John Stevens Shop

Nicholas Benson at work at the John Stevens Shop

John Stevens II (1702-1778) was a superbly skilled craftsman, cutter of gravestones, and stone and brickmason. Like all artisans in colonial Newport, he provisioned the maritime traders, particularly the African and West Indies slave trade. The shop today houses the business of renowned stone carver Nicholas Benson.

 

From his shop on 30 Thames Street, John Stevens produced an array of items for the leading slave traders. For Merchant John Banister, he constructed cooking pots and brick furnaces on twenty-one ships, many of them slaving voyages, including the following ships:

 

Vessel TypeVessel Names
ShipRising Sun, London, African, Prince of Orange, Lee Frigate, Honduras Galley
BrigAbigail, Hannah
SloopBetsey Bell, Little Polly
SnowSwan, Hardman, American, Handley
SeteeEagle

The snow “Hardman” alone carried 653 captives to Jamaica and Barbados in three voyages in the 1750s.1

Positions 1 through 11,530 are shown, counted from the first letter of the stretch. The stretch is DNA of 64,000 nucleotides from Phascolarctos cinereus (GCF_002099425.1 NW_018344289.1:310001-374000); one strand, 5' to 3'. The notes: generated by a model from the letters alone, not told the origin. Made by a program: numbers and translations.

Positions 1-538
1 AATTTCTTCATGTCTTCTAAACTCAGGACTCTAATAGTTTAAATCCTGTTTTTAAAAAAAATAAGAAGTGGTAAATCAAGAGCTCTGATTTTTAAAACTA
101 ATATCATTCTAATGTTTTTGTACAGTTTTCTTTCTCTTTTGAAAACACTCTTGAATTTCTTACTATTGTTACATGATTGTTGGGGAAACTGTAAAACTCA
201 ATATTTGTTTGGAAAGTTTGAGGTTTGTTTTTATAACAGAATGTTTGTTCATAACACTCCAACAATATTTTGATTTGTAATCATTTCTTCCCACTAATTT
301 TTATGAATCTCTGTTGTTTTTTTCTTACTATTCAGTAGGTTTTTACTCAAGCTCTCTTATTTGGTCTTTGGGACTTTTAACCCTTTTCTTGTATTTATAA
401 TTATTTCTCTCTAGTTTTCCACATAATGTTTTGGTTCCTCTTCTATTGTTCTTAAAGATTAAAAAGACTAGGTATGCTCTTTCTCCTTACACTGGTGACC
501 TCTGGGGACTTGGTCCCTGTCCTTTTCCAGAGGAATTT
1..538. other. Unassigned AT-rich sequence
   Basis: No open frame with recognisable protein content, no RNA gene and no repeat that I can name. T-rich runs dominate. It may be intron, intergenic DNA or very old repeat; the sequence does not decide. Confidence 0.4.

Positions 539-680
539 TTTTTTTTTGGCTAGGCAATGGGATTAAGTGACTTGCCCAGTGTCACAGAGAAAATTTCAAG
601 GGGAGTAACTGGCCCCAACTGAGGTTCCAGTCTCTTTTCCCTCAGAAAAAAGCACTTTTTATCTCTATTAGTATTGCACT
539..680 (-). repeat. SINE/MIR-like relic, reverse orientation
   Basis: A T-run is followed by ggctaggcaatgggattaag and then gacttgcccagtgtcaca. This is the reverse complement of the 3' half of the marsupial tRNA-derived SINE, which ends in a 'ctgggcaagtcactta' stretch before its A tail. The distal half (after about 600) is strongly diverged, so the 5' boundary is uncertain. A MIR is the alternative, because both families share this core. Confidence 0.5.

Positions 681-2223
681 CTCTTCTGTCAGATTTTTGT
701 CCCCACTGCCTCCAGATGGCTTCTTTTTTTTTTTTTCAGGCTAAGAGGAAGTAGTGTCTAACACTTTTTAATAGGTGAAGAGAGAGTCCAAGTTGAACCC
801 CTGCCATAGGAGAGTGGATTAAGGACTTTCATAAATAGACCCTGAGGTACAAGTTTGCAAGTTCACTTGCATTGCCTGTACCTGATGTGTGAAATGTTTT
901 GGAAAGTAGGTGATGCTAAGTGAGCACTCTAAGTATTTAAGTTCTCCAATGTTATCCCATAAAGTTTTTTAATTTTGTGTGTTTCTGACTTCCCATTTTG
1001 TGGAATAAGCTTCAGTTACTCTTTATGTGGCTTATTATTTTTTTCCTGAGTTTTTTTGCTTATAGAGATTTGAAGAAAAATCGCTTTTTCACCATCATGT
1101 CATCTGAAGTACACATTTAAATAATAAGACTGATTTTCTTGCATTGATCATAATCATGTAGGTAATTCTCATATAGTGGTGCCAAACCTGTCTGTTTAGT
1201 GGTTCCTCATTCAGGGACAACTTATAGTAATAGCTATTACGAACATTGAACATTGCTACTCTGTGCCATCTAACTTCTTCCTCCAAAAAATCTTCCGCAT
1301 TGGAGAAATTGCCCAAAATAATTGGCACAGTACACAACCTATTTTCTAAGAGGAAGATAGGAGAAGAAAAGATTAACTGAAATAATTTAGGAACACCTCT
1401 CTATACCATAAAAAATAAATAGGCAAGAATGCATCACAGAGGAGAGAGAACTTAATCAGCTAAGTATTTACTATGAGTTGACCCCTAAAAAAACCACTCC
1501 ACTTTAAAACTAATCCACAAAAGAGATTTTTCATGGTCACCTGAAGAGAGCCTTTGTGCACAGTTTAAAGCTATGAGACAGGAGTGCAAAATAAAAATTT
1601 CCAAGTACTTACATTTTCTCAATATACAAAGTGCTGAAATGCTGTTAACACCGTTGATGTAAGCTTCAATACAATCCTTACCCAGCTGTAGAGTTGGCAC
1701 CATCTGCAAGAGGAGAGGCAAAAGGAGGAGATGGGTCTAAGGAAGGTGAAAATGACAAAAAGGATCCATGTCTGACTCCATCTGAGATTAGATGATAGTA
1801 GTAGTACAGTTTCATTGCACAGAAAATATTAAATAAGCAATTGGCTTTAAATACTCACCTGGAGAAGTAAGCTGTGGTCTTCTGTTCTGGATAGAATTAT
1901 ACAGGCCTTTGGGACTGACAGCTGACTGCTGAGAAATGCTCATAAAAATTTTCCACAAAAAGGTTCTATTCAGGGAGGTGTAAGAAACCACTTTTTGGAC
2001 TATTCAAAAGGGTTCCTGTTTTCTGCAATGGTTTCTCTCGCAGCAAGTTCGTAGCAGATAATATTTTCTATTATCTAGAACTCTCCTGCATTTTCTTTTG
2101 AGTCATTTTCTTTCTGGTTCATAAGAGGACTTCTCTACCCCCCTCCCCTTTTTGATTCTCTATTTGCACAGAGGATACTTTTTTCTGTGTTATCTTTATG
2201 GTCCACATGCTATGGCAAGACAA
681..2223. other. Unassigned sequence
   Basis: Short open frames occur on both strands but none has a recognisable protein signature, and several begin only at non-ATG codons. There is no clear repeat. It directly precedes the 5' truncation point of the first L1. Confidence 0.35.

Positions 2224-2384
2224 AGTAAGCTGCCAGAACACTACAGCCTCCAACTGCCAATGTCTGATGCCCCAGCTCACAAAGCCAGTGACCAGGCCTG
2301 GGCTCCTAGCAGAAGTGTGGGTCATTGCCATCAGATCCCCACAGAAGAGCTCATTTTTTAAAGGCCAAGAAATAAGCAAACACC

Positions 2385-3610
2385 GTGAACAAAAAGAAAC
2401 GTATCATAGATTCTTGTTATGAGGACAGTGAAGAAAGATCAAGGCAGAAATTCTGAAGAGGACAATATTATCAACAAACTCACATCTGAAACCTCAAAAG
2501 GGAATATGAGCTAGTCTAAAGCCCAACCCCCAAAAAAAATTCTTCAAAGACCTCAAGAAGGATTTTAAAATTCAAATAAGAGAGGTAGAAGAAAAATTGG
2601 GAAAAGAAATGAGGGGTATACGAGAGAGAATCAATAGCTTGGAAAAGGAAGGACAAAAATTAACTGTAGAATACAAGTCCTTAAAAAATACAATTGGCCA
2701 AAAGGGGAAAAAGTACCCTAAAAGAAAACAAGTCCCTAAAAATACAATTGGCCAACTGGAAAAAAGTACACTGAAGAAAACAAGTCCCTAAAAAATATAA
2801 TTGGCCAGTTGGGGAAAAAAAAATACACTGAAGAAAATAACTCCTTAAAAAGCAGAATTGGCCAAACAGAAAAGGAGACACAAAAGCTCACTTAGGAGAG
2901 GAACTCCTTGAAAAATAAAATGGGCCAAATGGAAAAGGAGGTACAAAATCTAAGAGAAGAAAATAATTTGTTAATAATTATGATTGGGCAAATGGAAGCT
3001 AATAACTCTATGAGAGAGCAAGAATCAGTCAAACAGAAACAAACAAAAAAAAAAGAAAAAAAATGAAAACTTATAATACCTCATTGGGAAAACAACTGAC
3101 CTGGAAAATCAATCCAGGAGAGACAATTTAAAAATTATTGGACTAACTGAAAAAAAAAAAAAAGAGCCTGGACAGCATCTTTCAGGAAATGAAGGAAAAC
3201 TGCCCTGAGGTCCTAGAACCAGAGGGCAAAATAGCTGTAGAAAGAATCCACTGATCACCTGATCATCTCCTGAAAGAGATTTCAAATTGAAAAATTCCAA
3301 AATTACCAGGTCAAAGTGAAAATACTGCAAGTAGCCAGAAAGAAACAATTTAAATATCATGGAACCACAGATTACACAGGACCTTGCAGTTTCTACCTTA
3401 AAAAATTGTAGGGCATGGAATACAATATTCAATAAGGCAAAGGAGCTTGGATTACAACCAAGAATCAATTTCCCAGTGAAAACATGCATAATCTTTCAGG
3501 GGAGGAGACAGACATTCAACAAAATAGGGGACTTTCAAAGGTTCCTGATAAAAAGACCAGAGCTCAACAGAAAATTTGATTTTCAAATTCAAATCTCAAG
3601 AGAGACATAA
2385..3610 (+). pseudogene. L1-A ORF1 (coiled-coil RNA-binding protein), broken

Over the course of four years, Stevens earned over £582 pounds from Banister to build ship mess kitchens.2

With profits from the trade, Banister was able to pay Stevens £992 pounds to improve Banister’s estate, embarking on a grand project of brick, plaster, lathe, pavement, and tile. This price is the equivalent to about $130,000 in today’s dollars.3

And finally, when enslaved servants died, John Stevens, himself also a slave owner, was sometimes paid to cut gravestones to mark their resting places – a fitting remembrance of his craftsmanship that survives to this day.4

“In Memory of Phyllis, wife of Pero Banister and servant of Charles Wickham, died 30 July 1773, age about ??”

 

  1. Slavevoyages.org, David Eltis, (http://www.slavevoyages.org/voyages/Gj8cUzzM accessed 17-Sept-2017).
  2. John Banister of Newport: The Life and Accounts of a Colonial Merchant, Marian Mathison Desrosiers, 2017, p.116-117
  3. Desrosiers, p.153
  4. “The Beautiful, Forgotten and Moving Graves of New England’s Slaves”, Caitlin Galante-Deangelis Hopkins, 10/26/16 (http://www.atlasobscura.com/articles/the-beautiful-and-forgotten-gravesites-of-new-englands-slaves – accessed 17-Sep-2017)